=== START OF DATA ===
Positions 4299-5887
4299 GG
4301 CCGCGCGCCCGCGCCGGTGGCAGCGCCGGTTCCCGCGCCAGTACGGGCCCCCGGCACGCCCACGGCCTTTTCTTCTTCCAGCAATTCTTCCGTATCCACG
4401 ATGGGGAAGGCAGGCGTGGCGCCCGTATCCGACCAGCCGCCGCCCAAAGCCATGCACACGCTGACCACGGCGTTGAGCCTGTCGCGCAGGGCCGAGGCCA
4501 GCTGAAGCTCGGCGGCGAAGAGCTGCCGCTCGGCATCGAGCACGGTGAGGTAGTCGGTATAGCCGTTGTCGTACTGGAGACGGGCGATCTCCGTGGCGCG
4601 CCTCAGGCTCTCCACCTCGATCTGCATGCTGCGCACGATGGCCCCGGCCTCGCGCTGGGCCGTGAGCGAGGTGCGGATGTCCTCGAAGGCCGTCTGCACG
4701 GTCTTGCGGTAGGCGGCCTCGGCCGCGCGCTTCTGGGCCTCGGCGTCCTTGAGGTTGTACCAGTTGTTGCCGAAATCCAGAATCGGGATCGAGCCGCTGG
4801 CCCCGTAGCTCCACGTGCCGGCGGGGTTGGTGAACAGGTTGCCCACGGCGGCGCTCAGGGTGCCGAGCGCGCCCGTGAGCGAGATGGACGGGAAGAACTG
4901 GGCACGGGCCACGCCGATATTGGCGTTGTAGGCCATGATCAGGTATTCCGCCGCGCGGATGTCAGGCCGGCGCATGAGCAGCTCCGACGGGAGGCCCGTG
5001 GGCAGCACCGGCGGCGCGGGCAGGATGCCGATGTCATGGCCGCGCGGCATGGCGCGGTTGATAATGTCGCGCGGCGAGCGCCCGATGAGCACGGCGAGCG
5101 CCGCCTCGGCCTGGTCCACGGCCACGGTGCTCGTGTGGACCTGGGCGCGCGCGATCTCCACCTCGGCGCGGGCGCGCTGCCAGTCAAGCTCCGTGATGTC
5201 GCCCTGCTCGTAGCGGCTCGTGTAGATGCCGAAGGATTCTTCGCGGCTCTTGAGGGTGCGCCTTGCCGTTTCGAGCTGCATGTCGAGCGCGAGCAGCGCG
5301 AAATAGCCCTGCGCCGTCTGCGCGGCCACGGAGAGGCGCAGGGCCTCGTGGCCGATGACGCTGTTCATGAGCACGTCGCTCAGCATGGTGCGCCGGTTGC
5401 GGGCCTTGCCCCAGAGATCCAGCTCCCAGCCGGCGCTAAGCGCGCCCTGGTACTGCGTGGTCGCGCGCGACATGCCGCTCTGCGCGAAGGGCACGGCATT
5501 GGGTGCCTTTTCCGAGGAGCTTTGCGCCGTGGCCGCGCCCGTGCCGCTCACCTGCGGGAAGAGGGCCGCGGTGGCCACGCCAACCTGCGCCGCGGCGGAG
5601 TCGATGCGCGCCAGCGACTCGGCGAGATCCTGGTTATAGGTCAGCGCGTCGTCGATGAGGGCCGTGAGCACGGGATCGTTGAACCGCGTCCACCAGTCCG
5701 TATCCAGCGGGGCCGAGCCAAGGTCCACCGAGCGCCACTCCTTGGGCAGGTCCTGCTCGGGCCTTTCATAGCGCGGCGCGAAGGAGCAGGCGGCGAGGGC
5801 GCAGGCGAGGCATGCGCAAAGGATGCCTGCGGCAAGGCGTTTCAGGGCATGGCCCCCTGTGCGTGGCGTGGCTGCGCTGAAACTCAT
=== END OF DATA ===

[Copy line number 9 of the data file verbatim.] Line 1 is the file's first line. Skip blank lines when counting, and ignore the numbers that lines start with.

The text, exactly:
4901 GGCACGGGCCACGCCGATATTGGCGTTGTAGGCCATGATCAGGTATTCCGCCGCGCGGATGTCAGGCCGGCGCATGAGCAGCTCCGACGGGAGGCCCGTG